In order to do this, the exempt contribution payment must be made before the end of the calendar year following the year of death, the payment may not exceed the fair value of the holder’s TFSA at the date of death and the prescribed designation election form must be filed within 30 days after the contribution is made. Where the balance in the TFSA exceeds the fair value at the date of death, the income earned is a taxable receipt.

Example: Designated beneficiary is a surviving spouse or common-law partner

Prior to Sally’s death in January 2014, she was living with her common-law partner Tom. Under the terms of the TFSA, Sally had designated Tom as a beneficiary; however, she had not completed the successor holder designation. At the time of Sally’s death, the fair value of her TFSA was $27,000 and an additional $1,500 of income accrued in the plan prior to the funds being paid to Tom.
Tom may make an exempt contribution of up to $27,000 to his TFSA, provided the contribution is made before 1 January 2016 and the required designation is filed within 30 days of making the contribution. The $1,500 that was earned in the TFSA since Sally’s death would be taxable income to Tom.
Had Sally made a successor account holder appointment, the entire $28,500 could be transferred to Tom’s TFSA or continue as a separate TFSA.

Asset of the deceased’s estate

Where the TFSA contract does not name a successor holder or designated beneficiary, the property in the TFSA is an asset of the estate and is distributed in accordance with the terms of the deceased’s will.

Income tax implications

Income and accrued capital gains in the TFSA to the date of death are exempt from income tax. The assets of the TFSA form part of the capital of deceased’s estate and may be distributed to the beneficiaries in accordance with the terms of the will.

Income accruing after the date of death, including capital gains or losses, is included in the taxable income of the estate and subject to income tax either in the estate return or the hands of the beneficiaries.

Your next steps

As a starting point, review your TFSA plan documents to determine whether you have appointed your spouse or common-law partner as a “successor account holder” or designated a beneficiary. You may need to speak to your TFSA administrator to confirm this. If your plan was set up in 2009, you may not have appointed a successor account holder.

Decide who you wish to receive the assets in your TFSA following your death. This of course is not a one-time decision, but rather a matter for reflection each time you review your will and estate plan.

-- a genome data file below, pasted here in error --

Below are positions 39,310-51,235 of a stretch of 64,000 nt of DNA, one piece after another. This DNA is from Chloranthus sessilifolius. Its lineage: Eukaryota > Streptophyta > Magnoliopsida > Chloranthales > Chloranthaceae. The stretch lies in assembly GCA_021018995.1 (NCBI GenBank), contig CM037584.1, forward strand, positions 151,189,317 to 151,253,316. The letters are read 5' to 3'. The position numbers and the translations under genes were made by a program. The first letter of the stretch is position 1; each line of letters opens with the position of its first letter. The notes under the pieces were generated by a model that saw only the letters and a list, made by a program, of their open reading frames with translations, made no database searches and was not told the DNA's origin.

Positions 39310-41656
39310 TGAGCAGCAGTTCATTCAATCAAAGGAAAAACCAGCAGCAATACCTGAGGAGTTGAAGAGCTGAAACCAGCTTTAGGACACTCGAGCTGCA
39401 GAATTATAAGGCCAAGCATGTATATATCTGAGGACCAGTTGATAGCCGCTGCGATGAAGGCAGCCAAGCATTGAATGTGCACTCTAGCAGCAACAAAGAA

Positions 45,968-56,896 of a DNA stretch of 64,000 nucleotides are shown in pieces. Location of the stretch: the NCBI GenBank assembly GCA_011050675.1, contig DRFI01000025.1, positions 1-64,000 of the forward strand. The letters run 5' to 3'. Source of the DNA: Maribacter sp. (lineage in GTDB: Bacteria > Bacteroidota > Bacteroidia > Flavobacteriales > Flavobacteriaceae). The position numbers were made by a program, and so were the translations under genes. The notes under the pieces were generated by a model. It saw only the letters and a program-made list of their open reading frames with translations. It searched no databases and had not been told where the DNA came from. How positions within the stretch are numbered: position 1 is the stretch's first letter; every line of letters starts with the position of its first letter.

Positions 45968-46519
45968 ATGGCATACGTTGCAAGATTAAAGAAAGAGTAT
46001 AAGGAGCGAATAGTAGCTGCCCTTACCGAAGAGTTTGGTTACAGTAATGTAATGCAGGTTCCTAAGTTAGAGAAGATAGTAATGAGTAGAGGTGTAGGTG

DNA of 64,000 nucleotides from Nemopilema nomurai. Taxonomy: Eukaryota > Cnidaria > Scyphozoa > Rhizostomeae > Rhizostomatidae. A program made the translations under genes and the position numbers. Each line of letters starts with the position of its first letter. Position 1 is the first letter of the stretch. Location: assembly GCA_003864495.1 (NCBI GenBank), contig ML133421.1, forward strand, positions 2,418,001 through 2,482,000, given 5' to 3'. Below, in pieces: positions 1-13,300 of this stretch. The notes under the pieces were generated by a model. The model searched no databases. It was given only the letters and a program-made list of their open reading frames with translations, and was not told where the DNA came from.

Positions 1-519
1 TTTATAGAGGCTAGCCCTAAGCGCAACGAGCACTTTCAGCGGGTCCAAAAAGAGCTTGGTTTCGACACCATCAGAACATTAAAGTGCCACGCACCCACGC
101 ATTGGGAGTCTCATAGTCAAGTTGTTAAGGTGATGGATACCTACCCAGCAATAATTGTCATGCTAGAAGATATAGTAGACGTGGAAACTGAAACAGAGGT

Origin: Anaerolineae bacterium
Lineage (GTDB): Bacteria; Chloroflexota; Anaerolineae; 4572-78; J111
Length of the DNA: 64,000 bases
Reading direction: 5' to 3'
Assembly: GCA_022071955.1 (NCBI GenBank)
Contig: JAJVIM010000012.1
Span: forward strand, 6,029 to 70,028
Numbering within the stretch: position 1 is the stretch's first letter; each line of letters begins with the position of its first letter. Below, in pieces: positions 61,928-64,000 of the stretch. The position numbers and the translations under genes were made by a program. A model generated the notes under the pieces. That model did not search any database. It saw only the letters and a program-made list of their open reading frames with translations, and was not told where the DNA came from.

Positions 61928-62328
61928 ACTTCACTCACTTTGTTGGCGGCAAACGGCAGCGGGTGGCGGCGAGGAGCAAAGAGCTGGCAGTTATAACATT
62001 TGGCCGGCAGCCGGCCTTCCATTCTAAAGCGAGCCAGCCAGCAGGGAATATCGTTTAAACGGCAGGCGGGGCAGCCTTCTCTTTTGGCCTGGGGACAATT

Where you decide to leave the TFSA to your spouse or common-law partner, complete the necessary documents to appoint a successor account holder. By doing so, your legacy may continue to grow tax free.

TFSA primer

  • You can contribute up to $5,500 annually ($5,000 prior to 2013). If you contribute less than the maximum amount in any year, you can use that unused contribution room in any subsequent year. The cumulative contribution limit for 2014 is $31,000.
  • You can maintain more than one TFSA, as long as your total annual contributions do not exceed your contribution limit.
  • Income and capital gains earned in the TFSA are not taxed, even when withdrawn.
  • Neither income earned in the TFSA nor withdrawals from it affect your eligibility for federally income-tested benefits (i.e., Old Age Security, the Guaranteed Income Supplement) or credits (i.e., GST/HST credit, age credit and the Canada Child Tax Benefit).
  • You can make withdrawals at any time and use them for any purpose without attracting any tax.
  • Any funds you withdraw from the TFSA — both the income and capital portions — are added to your contribution room in the next year. This means you can re-contribute all withdrawals in any subsequent year without affecting your allowable annual contributions. Re-contribution in the same year may result in an over-contribution, which would be subject to a penalty tax.
  • Permitted investments for TFSAs are similar to those for registered retirement savings plans (RRSPs) and other registered plans. And, like RRSPs, contributions in kind are permitted. But be aware that any accrued gains on the property transferred to a TFSA will be realized (at the time of transfer) and taxable, while any accrued losses will be denied.
  • Gift or loan funds to your spouse or partner so they can make their own contributions. The income earned on these contributions will not be attributed to you while the funds remain in the plan.
  • You can also gift funds to an adult child for TFSA contributions. An individual cannot open a TFSA or contribute to one before the age of 18. However, when you turn 18, you will be permitted to contribute the full TFSA dollar limit for that year.
  • The Canada Revenue Agency (CRA) will track your contribution room and report it to you annually as part of your income tax assessment. If you over-contribute, as with RRSPs, the over-contribution will be subject to a penalty tax of 1% per month while it remains outstanding.